Q&A: Public health plans
Ministers have set out their plans for making the nation healthier.
The public health white paper proposes a structural shake-up as well as calling for a change in mindset in a bid to tackle everything from obesity to problem drinking.
What is the challenge?
In a nutshell, people are putting their lives at risk by the unhealthy choices they make.
A quarter of adults and a sixth of children are now obese - up from one in seven adults and one in 10 children in 1993. While research has suggested genetics has a role to play, the most important factors are diet and lack of physical activity.
A recent government report said if current trends continue the country will have more obese people than not obese by 2050.
Risky drinking is also on the rise. More than 1m people are addicted to alcohol, according to latest figures, with another 7m drinking at levels that are deemed dangerous.
Progress has even slowed with one of the success stories of the past half century - smoking. For the last decade the proportion of adults smoking has hovered stubbornly above the 20% figure.
What does the government see as the solution?
The first thing to note is that there will be structural change. Responsibility for public health will be transferred back to local government - it fulfilled this role before 1974.
This move is partly through design and partly through default. Public health directors are currently employed by primary care trusts, but as these face the chop under reforms to the NHS it was always clear they needed to find a new home.
Saying that, most agree local government is a perfect fit because of their responsibility for the wider determinants of health, such as housing, transport and leisure.
Details of how it plans to tackle issues, such as obesity, drinking and smoking, are a little sketchy at this stage. Individual action plans will be published in 2011.
However, the white paper does give some idea of the direction the government is heading, suggesting it wants to "nudge" people into making healthy choices.
What is nudge all about?
The government believes the approach adopted by Labour smacked of the nanny state.
Instead, it believes people respond better to more subtle encouragement.
Ministers say it is all about creating the right environment for people to make healthy choices and then giving them a little push.
One example given was the use of signs in shops which say things such as "most people who shop here buy at least two pieces of fruit".
Ministers said the use of social norms like this was highly effective.
What about health inequalities?
Labour promised to reduce the health inequality gap - measured by infant mortality and life expectancy - by 10% between 1997 to 2000. But ministers failed. In fact, it actually widened during this period.
The gap is now greater than it was during the Great Depression after World War I. This does not mean infant mortality and life expectancy has got worse, just that it has improved faster among richer groups.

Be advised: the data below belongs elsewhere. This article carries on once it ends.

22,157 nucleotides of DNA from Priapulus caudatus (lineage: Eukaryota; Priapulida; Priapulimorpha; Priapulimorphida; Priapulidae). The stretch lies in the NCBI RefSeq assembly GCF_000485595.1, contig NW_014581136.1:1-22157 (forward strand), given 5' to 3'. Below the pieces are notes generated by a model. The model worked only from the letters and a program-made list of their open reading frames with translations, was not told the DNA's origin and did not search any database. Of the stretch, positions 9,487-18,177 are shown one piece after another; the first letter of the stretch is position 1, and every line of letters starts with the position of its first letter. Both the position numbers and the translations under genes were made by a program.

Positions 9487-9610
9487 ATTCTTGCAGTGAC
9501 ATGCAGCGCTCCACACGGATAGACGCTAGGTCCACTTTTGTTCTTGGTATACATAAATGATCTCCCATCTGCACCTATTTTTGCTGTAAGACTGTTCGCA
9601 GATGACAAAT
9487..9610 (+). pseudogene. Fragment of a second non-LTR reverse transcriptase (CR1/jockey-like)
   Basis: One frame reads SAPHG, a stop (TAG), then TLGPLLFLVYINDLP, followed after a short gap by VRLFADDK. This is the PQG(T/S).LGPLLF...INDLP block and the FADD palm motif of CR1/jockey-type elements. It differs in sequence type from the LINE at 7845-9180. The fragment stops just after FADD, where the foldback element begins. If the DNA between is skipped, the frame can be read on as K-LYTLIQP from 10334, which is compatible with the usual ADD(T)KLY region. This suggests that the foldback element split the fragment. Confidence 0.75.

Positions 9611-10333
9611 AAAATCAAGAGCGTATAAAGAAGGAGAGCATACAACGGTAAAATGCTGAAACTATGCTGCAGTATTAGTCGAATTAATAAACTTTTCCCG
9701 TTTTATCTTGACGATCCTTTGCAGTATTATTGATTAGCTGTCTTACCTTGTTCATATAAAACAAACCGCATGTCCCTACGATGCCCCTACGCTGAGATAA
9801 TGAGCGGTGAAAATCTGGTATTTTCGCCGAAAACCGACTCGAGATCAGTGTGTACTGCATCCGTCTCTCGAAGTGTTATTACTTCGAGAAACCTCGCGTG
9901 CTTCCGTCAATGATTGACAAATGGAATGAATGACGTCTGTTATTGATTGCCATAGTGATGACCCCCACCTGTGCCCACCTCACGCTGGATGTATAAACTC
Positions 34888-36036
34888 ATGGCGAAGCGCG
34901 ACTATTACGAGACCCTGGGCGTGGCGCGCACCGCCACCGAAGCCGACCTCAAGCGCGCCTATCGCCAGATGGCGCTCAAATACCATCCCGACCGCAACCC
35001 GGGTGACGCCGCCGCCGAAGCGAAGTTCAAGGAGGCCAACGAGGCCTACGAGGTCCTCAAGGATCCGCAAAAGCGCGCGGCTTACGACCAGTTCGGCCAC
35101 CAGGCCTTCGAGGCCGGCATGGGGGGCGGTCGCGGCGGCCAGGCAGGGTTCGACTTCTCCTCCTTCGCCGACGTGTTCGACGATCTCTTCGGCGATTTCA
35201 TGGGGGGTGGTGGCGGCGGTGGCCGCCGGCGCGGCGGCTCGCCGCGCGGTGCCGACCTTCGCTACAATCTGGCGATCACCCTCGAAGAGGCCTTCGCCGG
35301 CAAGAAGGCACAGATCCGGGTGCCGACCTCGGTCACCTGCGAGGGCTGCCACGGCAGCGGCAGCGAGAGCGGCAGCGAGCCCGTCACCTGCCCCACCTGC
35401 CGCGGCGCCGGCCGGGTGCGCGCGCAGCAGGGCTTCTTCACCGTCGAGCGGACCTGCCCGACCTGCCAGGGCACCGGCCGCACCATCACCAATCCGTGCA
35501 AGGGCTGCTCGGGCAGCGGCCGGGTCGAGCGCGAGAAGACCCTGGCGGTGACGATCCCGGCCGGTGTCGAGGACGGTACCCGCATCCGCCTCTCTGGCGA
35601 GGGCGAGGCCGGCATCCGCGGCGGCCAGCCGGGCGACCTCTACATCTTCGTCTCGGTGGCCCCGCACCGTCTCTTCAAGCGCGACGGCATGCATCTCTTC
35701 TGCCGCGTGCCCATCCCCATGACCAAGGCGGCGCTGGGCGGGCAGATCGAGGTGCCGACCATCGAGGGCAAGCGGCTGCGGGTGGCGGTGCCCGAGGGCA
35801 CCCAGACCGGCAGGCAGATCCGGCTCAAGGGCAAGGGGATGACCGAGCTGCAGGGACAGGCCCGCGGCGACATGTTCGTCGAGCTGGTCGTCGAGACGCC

This is something the white paper acknowledges needs addressing. It has promised extra money for poor areas - dubbed health premiums - while a health inclusion unit will be established to oversee the push.
What's the thinking with the private sector?
The white paper makes reference to a "responsibility deal" for industry. The groundwork for this has already been done and the details should be unveiled in the new year.
Ministers made it clear that they see a voluntary approach as a way of getting results much more quickly than through regulation.
They gave the example of food labelling. A wide variety of schemes have sprung up as the push for regulation has ground to a halt in the corridors of the European Union.
The government said the deal could include funding for public health campaigns and commitments to reduce the salt and fat content of certain foods.
Does that mean the era of regulation is at an end?
No. The health secretary has made it clear that he does not want to be seen to be lecturing.
But he has also said that where regulation is necessary he will be prepared to get tough.
Ministers have already said they are considering insisting on plain packaging for cigarette packets. What is more, there is no chance of them rowing back on current rules in place, such as the smoking ban.
What has been the reaction to the plans?
Public health directors say they will feel comfortable in local government and are pleased to have a ringfenced budget at a time when councils are facing big cuts in funding overall.
Councils, for their part, see the move as recognition for the close links they have been forging with the NHS partners in recent years.
However, the Local Government Association is uneasy about the idea of having a protected budget when ringfencing has been removed from much of the rest of its funds.
What are the next steps?
The white paper just sets out the direction of travel. Full details of how individual strands of the vision will work will come in 2011.
Aside from the "responsibility deal", expect individual action plans for everything from tobacco control to problematic drinking.
A funding framework will also be published setting out exactly how much money - £4bn has been set as the absolute baseline - the new public health system will get from the entire NHS pot.
Meanwhile, another framework will spell out the goals and ambitions for local and national government so progress can be judged.
However, it will be several years before the new structures come into place.
Public Health England - the arm of the Department of Health that will support councils - will be up and running by 2012.
A year later, councils will formally take control of public health from the NHS.